Yale researchers have shown that weight discrimination in the United States has increased dramatically in the past decade and is now comparable in prevalence to rates of reported racial discrimination, especially among women. Multiple studies have documented weight bias in employment, healthcare, education, and public spaces—unequal treatment based on stereotyping fat people as lazy, unmotivated, sloppy, and lacking in self-discipline and competence. Heavier women are not only less likely to be hired and less likely to earn a higher salary compared to their similarly qualified thinner peers, but they are also less likely to marry or to marry a high-earning spouse. Unlike thinner women, who can more easily climb the social and economic ladder, heavy women face the prospect of downward social mobility.

My colleagues and I have conducted research that suggests that exposure to moralizing messages promoted on shows like The Biggest Loser worsen anti-fat prejudice. We found that people who read a news report discussing an alleged obesity health crisis were more likely to agree—compared to those who read an article on a topic not related to weight—with stereotypes of fat people as unlikable, untrustworthy, and less intelligent than thinner people. Other studies have shown that individuals who think people can control their weight are more likely to believe that weight-based discrimination is justified. By aligning herself with The Biggest Loser, Michelle Obama further legitimizes anti-fat attitudes, and the ills they spread.

Moreover, discussing physical activity and nutrition solely as weight matters, instead of contributors to one’s broader health, is counterproductive. Plenty of people make positive changes to their diet and increase their physical activity as part of an effort to lose weight. If they don’t lose weight or their weight plateaus, they become frustrated and revert to their old ways, even though the behavioral changes bring with them other positive health dividends. Given how difficult it is to lose weight, the First Lady should consider using her platform to promote a more constructive message: that people of all sizes can make positive nutritional and exercise changes.

  • Deah Schwartz

    What a wonderful article…like a walk into sanity! Thank you!
    Dr. Deah Schwartz

  • SKM

    Excellent points! I wish articles like that were more a part of the dominant public dialogue about obesity.

  • JC Reilly

    I wish my doctor would read articles like this one. I can’t even stand going to her if I have a sinus infection because I know I’ll get a lecture for 30 minutes about my weight. Her answer is bariatric surgery…for everything. (I know, I know, I need to get another doctor… but I have little hope of finding one who is sympathetic–or at least, a non-judgmental.)

    • Martin Flynn

      You are the only one who will have to pass judgment. And if you’re okay with the drugs, and the discomfort and watching life from the eventual electric wheelchair, then we’re all okay.
      But there are no “takebacks” when it comes to being fit. It’s your call. Why not “Make Health A Game”?

      • JC Reilly

        I’m sorry, I don’t know what you mean, “watching life from the eventual electric wheelchair”? That sounds to me like you assume I am sitting on my ass with my face in a gallon of Haagen-Dasz. I play tennis in 3 leagues, have a personal trainer, and do water aerobics or walk 2 or 3 times a week for at least an hour. I’m still fat, and I still get shit from my doctor. It doesn’t matter to her that I have a relatively active lifestyle. What matters to her, only, is the number on the scale. Please check your fatphobic comments at the door, and STFU if you don’t have anything helpful to contribute.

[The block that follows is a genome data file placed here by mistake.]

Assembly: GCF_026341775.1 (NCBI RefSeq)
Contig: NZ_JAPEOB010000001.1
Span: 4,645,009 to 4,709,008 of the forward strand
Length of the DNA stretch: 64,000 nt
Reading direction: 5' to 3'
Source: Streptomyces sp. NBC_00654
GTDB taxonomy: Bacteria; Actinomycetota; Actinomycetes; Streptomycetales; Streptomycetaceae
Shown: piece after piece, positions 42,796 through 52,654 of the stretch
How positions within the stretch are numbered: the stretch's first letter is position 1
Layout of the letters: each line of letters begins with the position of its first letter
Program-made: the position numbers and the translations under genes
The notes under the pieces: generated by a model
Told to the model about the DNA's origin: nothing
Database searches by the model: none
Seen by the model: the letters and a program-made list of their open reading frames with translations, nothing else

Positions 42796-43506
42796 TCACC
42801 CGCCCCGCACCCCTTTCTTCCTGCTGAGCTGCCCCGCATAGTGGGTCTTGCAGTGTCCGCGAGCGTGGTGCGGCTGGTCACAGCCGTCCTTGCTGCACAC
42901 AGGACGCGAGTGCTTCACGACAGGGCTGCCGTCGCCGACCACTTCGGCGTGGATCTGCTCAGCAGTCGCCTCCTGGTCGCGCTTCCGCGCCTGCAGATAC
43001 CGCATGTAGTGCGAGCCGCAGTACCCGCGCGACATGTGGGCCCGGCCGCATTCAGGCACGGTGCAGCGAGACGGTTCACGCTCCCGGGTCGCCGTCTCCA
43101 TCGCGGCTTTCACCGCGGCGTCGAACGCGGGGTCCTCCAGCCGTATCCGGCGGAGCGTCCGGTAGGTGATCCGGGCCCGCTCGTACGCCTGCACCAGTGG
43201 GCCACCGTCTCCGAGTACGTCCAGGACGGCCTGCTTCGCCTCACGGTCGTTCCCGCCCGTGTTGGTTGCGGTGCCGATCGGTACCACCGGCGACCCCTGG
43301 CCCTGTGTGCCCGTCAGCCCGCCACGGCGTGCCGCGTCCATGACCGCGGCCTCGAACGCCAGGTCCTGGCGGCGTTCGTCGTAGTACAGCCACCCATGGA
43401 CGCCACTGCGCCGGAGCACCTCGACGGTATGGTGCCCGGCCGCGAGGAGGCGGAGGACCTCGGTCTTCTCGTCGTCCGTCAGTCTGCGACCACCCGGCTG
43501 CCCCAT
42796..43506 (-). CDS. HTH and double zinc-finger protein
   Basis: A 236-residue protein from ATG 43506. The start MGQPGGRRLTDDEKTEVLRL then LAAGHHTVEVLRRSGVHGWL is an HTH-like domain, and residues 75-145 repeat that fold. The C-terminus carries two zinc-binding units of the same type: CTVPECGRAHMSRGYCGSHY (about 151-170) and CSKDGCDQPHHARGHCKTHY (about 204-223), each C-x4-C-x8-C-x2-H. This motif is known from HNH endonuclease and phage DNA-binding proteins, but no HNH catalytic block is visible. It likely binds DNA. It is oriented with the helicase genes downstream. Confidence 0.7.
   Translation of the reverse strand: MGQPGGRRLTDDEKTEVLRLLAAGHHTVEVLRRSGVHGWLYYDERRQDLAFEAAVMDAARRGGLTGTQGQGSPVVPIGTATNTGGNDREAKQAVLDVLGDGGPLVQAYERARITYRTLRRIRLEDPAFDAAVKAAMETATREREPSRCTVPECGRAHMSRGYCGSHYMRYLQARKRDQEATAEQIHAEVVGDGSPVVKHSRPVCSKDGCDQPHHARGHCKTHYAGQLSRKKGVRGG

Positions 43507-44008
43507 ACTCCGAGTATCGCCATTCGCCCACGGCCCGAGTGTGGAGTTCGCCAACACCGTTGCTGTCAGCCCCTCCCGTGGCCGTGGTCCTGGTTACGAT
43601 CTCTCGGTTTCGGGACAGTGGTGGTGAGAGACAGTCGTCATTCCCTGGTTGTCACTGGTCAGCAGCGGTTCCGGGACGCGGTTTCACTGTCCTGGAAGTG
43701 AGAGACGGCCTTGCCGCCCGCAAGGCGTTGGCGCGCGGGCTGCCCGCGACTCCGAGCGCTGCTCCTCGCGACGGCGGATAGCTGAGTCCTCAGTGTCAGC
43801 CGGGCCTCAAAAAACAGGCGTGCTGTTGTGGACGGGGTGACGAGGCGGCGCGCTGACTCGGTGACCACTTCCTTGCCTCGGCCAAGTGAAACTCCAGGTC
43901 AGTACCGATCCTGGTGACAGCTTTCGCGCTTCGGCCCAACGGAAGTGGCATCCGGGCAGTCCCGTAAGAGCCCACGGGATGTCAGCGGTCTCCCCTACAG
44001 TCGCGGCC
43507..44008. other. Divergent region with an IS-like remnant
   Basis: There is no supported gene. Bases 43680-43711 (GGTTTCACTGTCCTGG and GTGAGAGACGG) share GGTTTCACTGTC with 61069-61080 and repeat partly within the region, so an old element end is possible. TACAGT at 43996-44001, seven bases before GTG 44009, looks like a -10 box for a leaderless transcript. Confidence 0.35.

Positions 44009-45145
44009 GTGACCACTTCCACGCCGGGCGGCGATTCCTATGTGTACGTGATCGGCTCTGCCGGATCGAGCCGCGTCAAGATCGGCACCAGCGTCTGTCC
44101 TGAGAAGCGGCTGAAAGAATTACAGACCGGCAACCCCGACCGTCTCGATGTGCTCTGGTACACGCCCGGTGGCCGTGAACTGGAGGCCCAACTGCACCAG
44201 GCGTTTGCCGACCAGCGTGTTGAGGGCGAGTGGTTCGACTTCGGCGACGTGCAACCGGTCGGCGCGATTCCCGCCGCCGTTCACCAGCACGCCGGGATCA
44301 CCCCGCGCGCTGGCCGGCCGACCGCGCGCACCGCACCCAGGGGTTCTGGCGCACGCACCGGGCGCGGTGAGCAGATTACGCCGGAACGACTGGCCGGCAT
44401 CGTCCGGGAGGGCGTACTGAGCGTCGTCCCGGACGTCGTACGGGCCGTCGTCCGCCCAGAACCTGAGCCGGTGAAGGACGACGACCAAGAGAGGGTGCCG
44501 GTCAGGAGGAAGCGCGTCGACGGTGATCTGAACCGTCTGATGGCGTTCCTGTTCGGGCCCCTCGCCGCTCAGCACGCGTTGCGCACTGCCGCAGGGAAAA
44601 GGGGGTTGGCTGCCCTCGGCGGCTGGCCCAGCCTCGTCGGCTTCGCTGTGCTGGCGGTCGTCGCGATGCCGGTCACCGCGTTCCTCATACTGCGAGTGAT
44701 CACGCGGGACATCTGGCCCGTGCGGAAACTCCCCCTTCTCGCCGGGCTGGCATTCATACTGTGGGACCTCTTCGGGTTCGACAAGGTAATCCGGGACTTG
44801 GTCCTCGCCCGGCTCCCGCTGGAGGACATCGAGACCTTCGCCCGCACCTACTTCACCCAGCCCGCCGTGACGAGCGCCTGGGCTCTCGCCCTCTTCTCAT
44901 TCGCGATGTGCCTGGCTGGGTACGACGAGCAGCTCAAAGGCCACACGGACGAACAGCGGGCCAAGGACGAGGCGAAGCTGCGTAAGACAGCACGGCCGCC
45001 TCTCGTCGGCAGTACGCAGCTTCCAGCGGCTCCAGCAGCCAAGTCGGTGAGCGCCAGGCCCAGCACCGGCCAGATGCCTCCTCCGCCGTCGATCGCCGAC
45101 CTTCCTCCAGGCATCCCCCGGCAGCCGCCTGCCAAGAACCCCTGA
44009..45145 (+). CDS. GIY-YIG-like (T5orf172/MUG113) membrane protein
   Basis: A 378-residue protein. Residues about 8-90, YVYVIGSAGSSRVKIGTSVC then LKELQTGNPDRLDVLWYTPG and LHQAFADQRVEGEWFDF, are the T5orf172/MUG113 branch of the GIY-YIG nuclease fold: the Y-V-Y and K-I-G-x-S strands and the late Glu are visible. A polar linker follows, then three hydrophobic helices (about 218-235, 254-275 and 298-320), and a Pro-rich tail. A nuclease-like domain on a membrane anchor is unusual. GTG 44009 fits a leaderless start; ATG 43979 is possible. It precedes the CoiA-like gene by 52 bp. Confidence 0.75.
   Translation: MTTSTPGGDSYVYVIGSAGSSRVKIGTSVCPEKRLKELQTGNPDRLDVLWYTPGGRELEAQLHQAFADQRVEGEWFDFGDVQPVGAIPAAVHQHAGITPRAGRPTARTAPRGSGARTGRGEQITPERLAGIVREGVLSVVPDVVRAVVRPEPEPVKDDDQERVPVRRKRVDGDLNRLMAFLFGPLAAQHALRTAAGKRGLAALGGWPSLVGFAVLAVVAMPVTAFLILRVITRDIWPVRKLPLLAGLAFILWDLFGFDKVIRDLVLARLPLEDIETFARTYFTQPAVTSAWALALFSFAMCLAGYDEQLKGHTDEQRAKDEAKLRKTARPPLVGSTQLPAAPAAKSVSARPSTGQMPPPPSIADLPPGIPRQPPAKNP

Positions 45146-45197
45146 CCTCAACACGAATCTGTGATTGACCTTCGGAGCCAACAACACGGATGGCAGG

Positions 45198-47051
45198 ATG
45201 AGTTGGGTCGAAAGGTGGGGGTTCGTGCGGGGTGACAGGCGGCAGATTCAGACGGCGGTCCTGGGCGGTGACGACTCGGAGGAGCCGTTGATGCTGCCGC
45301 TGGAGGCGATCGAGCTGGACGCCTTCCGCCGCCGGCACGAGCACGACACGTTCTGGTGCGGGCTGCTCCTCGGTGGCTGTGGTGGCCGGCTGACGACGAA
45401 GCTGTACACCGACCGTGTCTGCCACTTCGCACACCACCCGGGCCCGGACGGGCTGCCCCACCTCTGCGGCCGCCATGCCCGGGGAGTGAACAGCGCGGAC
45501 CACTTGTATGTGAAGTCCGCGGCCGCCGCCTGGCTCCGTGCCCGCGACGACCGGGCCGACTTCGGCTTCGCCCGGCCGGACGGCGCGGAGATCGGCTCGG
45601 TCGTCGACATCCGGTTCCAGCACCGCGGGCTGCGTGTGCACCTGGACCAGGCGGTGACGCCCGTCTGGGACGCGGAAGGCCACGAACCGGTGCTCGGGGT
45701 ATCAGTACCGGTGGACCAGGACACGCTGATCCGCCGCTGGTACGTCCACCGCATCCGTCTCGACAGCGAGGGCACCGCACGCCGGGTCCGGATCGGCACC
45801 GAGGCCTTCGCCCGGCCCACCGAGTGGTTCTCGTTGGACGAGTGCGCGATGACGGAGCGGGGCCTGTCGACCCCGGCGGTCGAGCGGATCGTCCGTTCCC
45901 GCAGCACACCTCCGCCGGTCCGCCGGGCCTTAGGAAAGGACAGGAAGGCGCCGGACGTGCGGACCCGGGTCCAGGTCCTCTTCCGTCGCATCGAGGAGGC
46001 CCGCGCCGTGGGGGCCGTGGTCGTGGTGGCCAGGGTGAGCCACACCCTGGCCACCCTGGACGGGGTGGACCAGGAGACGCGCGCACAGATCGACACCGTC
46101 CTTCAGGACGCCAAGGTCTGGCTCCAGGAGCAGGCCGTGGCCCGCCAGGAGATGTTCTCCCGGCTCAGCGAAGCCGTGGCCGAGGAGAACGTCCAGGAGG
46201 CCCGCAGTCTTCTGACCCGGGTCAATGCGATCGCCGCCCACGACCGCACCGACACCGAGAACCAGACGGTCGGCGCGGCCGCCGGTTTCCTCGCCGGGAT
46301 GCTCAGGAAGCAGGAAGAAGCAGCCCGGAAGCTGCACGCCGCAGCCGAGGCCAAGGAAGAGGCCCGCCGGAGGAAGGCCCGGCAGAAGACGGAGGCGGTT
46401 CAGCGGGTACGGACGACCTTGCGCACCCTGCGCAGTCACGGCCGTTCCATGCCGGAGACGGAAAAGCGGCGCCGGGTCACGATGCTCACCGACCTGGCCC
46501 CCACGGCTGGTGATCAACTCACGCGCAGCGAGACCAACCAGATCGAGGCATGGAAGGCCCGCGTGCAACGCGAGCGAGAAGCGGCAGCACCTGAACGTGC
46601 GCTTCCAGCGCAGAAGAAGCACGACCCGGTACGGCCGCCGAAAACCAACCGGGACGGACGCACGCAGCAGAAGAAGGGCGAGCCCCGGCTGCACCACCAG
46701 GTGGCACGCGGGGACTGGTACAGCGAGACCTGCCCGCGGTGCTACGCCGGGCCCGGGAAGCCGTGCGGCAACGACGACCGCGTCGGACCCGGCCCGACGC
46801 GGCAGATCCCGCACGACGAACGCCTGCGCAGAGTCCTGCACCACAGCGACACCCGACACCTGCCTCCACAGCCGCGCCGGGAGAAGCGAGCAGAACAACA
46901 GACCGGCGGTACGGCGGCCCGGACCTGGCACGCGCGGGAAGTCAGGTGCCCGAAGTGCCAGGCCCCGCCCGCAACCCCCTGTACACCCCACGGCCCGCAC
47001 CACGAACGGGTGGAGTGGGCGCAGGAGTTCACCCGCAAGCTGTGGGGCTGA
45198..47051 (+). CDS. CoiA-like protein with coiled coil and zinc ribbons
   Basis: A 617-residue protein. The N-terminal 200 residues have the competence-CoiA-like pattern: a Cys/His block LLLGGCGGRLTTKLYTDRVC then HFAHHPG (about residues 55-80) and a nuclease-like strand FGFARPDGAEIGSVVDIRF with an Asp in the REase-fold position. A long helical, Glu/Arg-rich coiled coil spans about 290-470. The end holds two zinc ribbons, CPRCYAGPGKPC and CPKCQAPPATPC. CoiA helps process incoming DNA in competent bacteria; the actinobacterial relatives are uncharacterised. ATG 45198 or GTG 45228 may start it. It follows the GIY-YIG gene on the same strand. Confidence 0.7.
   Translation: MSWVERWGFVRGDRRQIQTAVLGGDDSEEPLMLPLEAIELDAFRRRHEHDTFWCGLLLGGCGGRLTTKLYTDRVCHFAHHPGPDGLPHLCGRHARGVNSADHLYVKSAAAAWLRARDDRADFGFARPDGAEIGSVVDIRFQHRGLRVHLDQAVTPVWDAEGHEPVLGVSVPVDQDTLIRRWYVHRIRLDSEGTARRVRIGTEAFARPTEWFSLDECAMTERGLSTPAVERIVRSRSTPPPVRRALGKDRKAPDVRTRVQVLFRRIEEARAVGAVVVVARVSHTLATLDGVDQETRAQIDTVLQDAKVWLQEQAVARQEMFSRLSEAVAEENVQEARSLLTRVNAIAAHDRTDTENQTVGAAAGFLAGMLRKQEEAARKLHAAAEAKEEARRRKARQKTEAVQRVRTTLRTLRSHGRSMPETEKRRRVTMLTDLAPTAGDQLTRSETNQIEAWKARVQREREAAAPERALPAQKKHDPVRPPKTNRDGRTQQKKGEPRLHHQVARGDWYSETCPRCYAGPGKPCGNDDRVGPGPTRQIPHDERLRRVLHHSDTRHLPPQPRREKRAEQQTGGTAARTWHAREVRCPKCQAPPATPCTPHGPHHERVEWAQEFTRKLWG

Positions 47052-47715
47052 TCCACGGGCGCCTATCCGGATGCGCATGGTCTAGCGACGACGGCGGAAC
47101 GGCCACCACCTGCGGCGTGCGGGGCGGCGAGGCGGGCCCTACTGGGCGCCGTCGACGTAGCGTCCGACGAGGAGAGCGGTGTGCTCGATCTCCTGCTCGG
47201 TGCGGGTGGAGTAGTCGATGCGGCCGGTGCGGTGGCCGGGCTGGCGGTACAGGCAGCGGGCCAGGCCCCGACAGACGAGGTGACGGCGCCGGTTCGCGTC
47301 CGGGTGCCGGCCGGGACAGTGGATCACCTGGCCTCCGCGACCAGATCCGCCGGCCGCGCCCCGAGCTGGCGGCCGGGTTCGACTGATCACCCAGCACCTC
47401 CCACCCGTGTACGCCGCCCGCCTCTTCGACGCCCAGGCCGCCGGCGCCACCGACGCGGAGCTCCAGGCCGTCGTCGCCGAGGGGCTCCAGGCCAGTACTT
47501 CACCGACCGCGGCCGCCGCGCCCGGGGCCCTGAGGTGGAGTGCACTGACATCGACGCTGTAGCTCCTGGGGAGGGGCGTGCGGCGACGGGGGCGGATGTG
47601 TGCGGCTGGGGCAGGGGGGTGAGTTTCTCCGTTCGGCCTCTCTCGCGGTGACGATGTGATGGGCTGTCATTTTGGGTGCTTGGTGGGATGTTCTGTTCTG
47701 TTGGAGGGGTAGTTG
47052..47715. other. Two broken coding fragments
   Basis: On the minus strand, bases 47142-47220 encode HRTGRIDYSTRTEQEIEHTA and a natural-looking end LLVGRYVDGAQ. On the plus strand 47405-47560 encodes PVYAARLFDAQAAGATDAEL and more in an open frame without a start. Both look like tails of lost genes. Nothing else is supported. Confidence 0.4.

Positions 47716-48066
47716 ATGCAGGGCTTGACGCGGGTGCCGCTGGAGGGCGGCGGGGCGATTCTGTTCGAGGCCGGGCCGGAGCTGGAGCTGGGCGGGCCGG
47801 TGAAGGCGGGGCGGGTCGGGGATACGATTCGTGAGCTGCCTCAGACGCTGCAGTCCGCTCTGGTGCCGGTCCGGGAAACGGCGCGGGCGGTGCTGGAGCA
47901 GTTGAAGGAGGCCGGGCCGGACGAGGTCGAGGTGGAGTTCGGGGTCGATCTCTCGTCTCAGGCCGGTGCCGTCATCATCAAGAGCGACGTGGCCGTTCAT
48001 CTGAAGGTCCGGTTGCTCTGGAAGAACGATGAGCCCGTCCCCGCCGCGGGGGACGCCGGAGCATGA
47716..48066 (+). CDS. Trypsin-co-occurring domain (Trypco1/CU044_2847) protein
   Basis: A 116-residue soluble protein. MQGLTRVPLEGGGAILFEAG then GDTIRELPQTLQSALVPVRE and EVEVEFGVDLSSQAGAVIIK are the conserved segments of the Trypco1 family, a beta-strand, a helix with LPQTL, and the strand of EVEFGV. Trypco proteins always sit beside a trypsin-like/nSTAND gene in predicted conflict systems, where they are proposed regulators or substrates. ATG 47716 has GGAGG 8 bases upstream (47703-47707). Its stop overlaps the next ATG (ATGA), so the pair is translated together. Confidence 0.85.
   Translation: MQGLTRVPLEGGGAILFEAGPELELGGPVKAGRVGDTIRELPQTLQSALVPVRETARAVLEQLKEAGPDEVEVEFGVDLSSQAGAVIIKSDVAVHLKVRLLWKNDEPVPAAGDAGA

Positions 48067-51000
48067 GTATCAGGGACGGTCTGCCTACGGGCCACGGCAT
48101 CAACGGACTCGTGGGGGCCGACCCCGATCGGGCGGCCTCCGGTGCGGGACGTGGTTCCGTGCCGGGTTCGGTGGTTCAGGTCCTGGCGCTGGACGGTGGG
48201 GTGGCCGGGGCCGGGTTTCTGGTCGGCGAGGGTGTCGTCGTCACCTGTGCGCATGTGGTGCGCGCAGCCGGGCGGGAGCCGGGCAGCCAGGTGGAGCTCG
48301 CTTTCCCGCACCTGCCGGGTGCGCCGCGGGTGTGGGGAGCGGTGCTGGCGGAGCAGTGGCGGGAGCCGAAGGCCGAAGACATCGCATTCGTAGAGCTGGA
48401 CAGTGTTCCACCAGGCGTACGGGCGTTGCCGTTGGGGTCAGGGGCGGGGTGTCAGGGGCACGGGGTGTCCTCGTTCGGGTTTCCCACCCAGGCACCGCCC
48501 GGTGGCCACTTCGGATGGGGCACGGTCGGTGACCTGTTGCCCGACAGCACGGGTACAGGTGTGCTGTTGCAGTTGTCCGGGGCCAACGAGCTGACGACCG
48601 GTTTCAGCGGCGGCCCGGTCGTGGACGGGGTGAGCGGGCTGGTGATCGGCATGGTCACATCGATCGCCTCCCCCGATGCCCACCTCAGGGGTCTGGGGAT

• Jinpa Heyer

      keep trying to find a doctor. They are not all like that. Even some of the ones who subscribe to the party line on weight can still be convinced to treat you as a person and not just your weight. I managed to find a service in which the doctors may not be happy with my weight, but they are still willing to actually treat my symptoms and refrain from lecturing me about it. (I made a point of telling them I eat healthy, giving a description of my habits and they still recommended a diet – I went to the nurse-supervisor and complained about it. Dunno if that helped, but at least it was an option.)

  • For a proper role model and attitude on body image, look no further than Jennifer Lawrence’s outspoken views. Just Google her and you see hundred of articles bashing Photoshopped magazine covers, her refusal to succumb to Hollywood ideals and slamming Joan Rivers’ Fashion Police.

    Her insistance on her character, Katniss Everdeen from the Hunger Games (a role model for young girls and women worldwide) be fit and strong rather than thin and underfed is wonderful.

  • Amber

    A person doesn’t get to 500 lbs because of “genetic inheritance” alone. Something else is going on there. Obviously no one chooses to be obese, but a combination of a poor diet, no work out regimen and genetic ingeritance is to blame. This show teaches discipline, good working out habits, and a healthy diet. There is nothing wrong with that.

    • Jinpa Heyer

      working out until one vomits is “good working out habits”?

  • Lynn

    Please keep writing these articles. Not only do I love reading them, I bring them to work (public health dept), and they have raised eyebrows, and resulted in opening minds, and thoughtful commentary. This side of the issue cannot be heard enough.

  • newgirl111

    Why does nobody talk about how sedentary jobs also contribute to obesity? I am sitting at my computer right now for my job. It sucks. 🙁

  • Taneesha Culture Clash Thomas

    if you work out & eat right…you’ll lose weight & or maintain weight loss…it’s definitely healthier to drink water than soda…it’s not rocket science